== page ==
How To Eat For Your Thyroid
The ORGANic series will focus on eating for your organs. Each installment will discuss a different organ, signs that it’s out of whack, and how to help remedy the symptoms with food and lifestyle choices. Every organ in the body plays a role in your overall health, and it’s important to learn how to pick up on the subtle (or obvious) signs that it’s time to take action. Today we'll examine how to eat for the thyroid.
I get SO many questions about the thyroid and diet. It’s easy to understand why: When the thyroid isn’t happy, nothing in the body is happy.
How I know it’s time show my thyroid some love:
What the thyroid does:
- Sweeps up iodine from the blood to combine it with the amino acid tyrosine to create hormones T3 and T4
- Every cell in the body relies on T3 and T4 hormones to regulate metabolism and generate energy
- Is controlled by the pituitary gland and the hypothalamus
- Manufactures the hormone that regulates calcium and phosphorus
The craving: carbs
Make the switch:
If you think your thyroid is off, avoid foods with aspartame (always!), gluten, and non-fermented soy products such as tofu and soy milk.
Non-fermented soy products contain high amounts of goitrogens, which interfere with thyroid’s ability to produce hormones. Stick to fermented soy products such as miso and tempeh. Personally, I’m a fan of small doses of tofu, but if you have a thyroid or hormone imbalance, keep the tofu intake to small amounts or none.
Gluten can cause auto immune responses that may trigger thyroid problems. It also contains goitrogens! There are a ton of non-gluten choices out there like rice and spelt bread. Find ones that are organic, minimally processed, and have small ingredient labels.
Many cruciferous—veggies, kale, brussels sprouts, and turnips—contain Isothiocyanates, which can also interrupt thyroid function, so be sure to quickly blanch these to help break down the chemical. You do NOT want to avoid these veggies as they’re high in iodine and if you happen to have them raw, don’t fret—they’ll do more good than harm.
Focus on foods high in iodine, B-vitamins, selenium and zinc: Nori rolls with Hiziki, brown rice, avocado, carrots, cucumbers and Bragg’s Amino Acids. Nori seaweed and Hiziki are amazing for your thyroid, as they’re super high in iodine, minerals and protein (amino acids).
I’m a big advocate of replacing table salt with Himalayan Salt, which maintains natural trace minerals and contains naturally-occurring iodine. Also, table salt contains additives to prevent clumping. Himalayan Salt adds a nice earthy taste to food! (All of the meals that we make for the Sakara program have Himalayan salt!)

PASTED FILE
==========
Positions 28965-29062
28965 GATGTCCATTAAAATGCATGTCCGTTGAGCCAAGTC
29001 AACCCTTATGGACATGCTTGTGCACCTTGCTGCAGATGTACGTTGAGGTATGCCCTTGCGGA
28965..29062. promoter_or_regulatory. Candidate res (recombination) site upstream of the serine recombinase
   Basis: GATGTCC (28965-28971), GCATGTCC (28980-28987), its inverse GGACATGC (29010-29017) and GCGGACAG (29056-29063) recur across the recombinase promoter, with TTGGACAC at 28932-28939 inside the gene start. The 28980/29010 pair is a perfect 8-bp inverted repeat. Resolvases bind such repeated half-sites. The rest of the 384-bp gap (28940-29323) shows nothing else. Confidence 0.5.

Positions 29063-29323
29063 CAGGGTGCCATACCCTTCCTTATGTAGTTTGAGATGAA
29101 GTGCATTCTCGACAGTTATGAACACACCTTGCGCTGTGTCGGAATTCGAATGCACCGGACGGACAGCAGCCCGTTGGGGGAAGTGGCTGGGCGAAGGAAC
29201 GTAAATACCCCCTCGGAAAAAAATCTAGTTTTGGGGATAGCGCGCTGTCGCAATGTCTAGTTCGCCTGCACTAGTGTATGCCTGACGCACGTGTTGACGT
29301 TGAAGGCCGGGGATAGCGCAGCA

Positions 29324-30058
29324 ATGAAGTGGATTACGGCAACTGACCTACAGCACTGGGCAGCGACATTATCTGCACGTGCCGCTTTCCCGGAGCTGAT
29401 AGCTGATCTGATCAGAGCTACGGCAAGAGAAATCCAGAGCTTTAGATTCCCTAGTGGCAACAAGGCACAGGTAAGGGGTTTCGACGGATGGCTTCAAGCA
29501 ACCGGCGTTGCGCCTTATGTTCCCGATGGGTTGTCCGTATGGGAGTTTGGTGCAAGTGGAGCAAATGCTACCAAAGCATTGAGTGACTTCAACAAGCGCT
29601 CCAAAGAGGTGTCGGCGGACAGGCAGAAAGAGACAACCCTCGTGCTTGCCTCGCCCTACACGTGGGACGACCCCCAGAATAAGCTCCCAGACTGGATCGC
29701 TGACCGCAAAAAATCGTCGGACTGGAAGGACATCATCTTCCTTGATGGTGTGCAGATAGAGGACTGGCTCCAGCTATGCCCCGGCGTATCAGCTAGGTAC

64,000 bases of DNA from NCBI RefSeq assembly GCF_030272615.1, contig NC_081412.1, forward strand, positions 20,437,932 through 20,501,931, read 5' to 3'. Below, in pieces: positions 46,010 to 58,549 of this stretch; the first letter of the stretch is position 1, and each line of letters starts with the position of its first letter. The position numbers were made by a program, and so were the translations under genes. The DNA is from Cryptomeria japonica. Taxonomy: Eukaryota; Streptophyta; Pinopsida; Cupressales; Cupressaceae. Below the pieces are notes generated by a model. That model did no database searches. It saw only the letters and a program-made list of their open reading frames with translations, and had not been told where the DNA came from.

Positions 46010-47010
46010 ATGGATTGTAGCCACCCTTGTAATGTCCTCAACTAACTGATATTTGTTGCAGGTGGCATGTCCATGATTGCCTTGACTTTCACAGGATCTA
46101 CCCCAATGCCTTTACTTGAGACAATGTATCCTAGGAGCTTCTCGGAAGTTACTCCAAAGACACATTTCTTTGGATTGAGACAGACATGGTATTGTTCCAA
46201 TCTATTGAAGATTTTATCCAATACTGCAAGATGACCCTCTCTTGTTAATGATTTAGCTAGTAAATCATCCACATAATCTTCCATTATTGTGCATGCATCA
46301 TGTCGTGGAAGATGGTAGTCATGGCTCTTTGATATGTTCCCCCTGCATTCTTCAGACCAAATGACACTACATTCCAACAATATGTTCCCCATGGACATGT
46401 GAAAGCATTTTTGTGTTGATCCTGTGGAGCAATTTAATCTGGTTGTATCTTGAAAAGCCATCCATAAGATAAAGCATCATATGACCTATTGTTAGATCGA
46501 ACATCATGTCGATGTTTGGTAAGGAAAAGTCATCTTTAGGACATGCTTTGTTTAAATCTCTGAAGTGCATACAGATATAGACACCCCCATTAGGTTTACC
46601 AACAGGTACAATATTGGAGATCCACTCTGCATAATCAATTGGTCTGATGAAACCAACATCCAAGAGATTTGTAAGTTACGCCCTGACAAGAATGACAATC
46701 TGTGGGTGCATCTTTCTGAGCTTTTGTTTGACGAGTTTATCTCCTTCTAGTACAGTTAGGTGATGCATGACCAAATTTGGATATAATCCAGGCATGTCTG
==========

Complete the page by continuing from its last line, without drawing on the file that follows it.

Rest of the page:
Organic, fresh strawberries are surprisingly high in iodine. For optimal nutrient value, buy from a local farmers market. Find your favorite organic dark chocolate, melt it down and dip the strawberries for a delicious and nutritious treat (also high in zinc)!
Eat sustainable, wild-caught fish like halibut, cod, salmon and scallops for a dose of selenium (also contain your B-vitamins!). If you’re a vegetarian snack on brazil nuts and sunflower seeds.
Try one of my go-to smoothies made with brazil nut milk (so easy, rinse and soak the nuts overnight then toss them in a blender with 3:1 water to nut ratio and blend- you can strain out the nut meal or keep it in for some fiber content), spirulina, banana, strawberry and flax oil.
For zinc content, try oysters and horseradish, organic/raw dark chocolate (find ones with low sugar content) and pumpkin seeds.
One of my go-to meals is romaine wraps with avocado, Hiziki, radish sprouts and horseradish with a dash of himalayan salt and dried garlic. It’s delicious and SO easy.
As always, stay away from processed foods, as most contain hidden soy products (not to mention empty calories and harmful additives). Stick to a whole foods, plant-based diet. By plant based, I do not mean vegetarian- I mean eat mostly plants and think of fruit and animal proteins as sides, not main dishes. Always looks for local, sustainable and organic foods.
If you think you may have a thyroid issue consult your doctor.
I am not a doctor. All of the information I’m giving you is from experience and extensive research. Usually a doctor will test for abnormal TSH (thyroid stimulating hormone) and, if it’s normal, most physicians will rule out the thyroid as the culprit. But, TSH is actually a pituitary (keep an eye out for my ORGANic series on the this little gland!) hormone, so make sure to ask for additional T3, T4 hormone and thyroid antibody testing.
Feel free to leave comments and questions!
Photo Credit: Shutterstock.com
About the Author
Sheryl Paul, counselor and bestselling author, gives you the tools to transform a good relationship into the best relationship of your life.view course
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